If you don’t believe in the gig economy, look at Uber. Uber hosts arguably the most accessible and well-known gig work available across 75 countries. They employ 160,000 contract drivers and add 50,000 a month. Talk about a huge workforce and a job creator.
Plus, despite the overwhelming evidence of a pending corporate collapse, they’re still getting 50,000 applications a month. If this were a traditional company, that just wouldn’t happen – right? I know of companies that struggle with the lay-off effect 5+ years after layoffs. You know the story. They have a few furloughs or layoffs and all of a sudden, it’s showing up in candidate surveys from the ones who took a job elsewhere and all over your Glassdoor profile.
I firmly believe that the gig elements of this job are what makes Uber the exception when it comes to applies. They take the approach of touting the work/life balance perks that appeal to their target persona – work on demand, make your own hours, easy, pave your own path, you already have the equipment, etc. With that value proposition, the applies roll in despite the fact they don’t offer healthcare benefits, ping pong tables or free lunch.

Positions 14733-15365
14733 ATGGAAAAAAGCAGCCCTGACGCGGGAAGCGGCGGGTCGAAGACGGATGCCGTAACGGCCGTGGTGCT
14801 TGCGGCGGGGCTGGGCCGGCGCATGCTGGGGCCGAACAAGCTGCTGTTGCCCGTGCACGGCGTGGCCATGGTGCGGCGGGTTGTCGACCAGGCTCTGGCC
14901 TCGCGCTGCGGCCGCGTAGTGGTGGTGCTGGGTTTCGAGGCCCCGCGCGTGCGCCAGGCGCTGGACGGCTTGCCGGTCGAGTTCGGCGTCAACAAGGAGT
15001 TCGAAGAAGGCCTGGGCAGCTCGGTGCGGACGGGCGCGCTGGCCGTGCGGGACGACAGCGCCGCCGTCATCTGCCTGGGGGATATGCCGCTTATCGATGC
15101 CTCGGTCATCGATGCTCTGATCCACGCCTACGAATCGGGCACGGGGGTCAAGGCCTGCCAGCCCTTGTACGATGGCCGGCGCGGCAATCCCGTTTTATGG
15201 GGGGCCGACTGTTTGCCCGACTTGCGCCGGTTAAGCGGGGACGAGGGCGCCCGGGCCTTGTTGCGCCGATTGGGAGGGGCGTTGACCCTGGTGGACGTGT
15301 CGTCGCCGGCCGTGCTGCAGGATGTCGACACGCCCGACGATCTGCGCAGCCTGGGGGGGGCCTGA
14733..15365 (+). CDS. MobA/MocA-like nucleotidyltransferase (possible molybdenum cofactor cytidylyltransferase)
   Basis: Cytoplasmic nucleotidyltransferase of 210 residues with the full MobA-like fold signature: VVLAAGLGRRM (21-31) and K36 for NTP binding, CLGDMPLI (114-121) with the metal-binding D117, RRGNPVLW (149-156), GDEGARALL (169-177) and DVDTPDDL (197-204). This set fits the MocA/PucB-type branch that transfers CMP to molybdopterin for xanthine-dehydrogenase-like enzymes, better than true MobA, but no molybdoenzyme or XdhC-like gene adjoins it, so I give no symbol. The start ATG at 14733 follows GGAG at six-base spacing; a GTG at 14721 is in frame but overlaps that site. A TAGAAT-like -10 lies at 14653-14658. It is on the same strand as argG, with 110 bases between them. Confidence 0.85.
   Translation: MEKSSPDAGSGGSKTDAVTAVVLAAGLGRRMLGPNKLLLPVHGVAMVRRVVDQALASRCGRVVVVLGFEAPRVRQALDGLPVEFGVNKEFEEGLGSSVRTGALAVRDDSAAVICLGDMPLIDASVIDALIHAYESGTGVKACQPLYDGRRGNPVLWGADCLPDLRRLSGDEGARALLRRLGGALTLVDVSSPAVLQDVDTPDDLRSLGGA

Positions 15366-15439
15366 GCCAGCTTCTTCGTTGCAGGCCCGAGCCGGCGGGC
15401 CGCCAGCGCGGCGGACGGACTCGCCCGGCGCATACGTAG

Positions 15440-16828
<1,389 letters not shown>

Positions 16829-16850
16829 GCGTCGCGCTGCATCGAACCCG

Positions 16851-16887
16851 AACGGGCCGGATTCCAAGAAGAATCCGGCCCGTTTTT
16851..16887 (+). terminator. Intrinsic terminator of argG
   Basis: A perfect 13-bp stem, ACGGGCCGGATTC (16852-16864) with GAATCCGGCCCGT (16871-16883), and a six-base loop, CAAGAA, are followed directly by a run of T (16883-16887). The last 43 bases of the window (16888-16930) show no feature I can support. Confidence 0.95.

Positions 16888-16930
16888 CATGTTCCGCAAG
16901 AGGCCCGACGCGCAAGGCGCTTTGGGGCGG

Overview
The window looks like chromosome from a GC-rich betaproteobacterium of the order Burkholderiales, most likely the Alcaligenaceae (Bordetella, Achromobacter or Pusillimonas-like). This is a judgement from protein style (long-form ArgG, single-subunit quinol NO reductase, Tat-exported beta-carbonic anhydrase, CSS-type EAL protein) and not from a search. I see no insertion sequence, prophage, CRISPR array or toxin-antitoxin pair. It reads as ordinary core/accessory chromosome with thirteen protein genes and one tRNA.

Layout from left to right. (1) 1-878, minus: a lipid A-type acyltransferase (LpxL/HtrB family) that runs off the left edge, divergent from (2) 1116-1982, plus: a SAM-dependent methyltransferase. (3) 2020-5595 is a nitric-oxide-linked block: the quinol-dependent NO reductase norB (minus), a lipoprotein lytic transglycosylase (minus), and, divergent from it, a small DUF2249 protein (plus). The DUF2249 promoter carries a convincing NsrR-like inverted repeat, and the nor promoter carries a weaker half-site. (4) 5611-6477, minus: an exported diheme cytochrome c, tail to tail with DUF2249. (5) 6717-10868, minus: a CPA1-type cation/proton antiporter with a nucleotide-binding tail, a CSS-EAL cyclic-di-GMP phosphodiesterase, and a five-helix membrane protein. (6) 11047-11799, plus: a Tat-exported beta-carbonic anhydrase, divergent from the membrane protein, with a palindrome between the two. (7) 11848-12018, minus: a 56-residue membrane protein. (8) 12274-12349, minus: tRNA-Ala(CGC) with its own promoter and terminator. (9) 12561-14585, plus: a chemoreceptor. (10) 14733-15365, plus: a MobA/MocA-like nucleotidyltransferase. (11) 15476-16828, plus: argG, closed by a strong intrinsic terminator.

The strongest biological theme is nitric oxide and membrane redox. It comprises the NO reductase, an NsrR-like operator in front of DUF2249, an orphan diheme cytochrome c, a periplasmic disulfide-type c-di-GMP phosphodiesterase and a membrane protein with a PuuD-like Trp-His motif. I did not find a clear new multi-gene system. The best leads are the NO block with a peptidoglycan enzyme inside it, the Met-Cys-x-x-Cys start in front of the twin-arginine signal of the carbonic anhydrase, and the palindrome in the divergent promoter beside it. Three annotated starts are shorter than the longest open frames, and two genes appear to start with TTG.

To boot, none of these people even have an HR rep they can call if shit goes wrong. Talk about keeping costs low. All Uber offers is the perks of a gig world and the illusion of the path to a job that truly is a “build your own story” model.
OK, Now What: Gig Economy Succession Plans
It’s time to start your succession plan and identify roles that are going to go gig. Move slowly. Start with the ones that are primarily project based – creative, PR, marketing segments, project based engineering for example; people who are utilized for specific tasks because they have specific skills.
No that doesn’t mean you have to go all in for the Uber model of “work whenever you want.” You can set hours and weekly meetings. Just stay true to the flexibility and perks of the gig economy and your attraction strategies will change completely. So will your bottom line. Even a work from home program is a strong incentive in today’s economy where large employers are rolling back their work from home programs. To me, that’s the equivalent of deciding to light your house with candles instead of using the light switch but I’m not the boss of everyone’s employee perks program.
Proof: Your company can save up to $100,000 per employee with a work from home program. Plus, that’s the perk that sells your job. Just offering the freedom to work on project based work and flexibility to vary your day to day work is a big incentive.
Millenials have the attention spans of flies, anyway.
Now, Uber’s corporate brand on the other hand…